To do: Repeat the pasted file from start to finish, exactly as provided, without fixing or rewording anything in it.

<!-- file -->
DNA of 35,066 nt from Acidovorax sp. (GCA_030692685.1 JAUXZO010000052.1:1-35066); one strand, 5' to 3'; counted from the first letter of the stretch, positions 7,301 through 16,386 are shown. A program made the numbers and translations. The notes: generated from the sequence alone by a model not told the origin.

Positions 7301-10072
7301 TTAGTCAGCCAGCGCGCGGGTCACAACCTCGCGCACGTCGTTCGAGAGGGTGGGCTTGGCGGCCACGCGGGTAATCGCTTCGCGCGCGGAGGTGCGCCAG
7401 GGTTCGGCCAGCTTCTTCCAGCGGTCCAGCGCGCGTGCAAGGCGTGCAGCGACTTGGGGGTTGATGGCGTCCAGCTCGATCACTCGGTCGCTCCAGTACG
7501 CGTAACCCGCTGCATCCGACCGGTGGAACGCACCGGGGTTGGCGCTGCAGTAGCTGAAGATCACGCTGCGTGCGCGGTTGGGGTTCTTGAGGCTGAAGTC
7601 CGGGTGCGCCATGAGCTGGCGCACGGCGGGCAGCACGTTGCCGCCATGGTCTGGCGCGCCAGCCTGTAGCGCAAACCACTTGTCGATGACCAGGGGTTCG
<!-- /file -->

DNA of 35,066 nt from Acidovorax sp. (GCA_030692685.1 JAUXZO010000052.1:1-35066); one strand, 5' to 3'; counted from the first letter of the stretch, positions 7,301 through 16,386 are shown. A program made the numbers and translations. The notes: generated from the sequence alone by a model not told the origin.

Positions 7301-10072
7301 TTAGTCAGCCAGCGCGCGGGTCACAACCTCGCGCACGTCGTTCGAGAGGGTGGGCTTGGCGGCCACGCGGGTAATCGCTTCGCGCGCGGAGGTGCGCCAG
7401 GGTTCGGCCAGCTTCTTCCAGCGGTCCAGCGCGCGTGCAAGGCGTGCAGCGACTTGGGGGTTGATGGCGTCCAGCTCGATCACTCGGTCGCTCCAGTACG
7501 CGTAACCCGCTGCATCCGACCGGTGGAACGCACCGGGGTTGGCGCTGCAGTAGCTGAAGATCACGCTGCGTGCGCGGTTGGGGTTCTTGAGGCTGAAGTC
7601 CGGGTGCGCCATGAGCTGGCGCACGGCGGGCAGCACGTTGCCGCCATGGTCTGGCGCGCCAGCCTGTAGCGCAAACCACTTGTCGATGACCAGGGGTTCG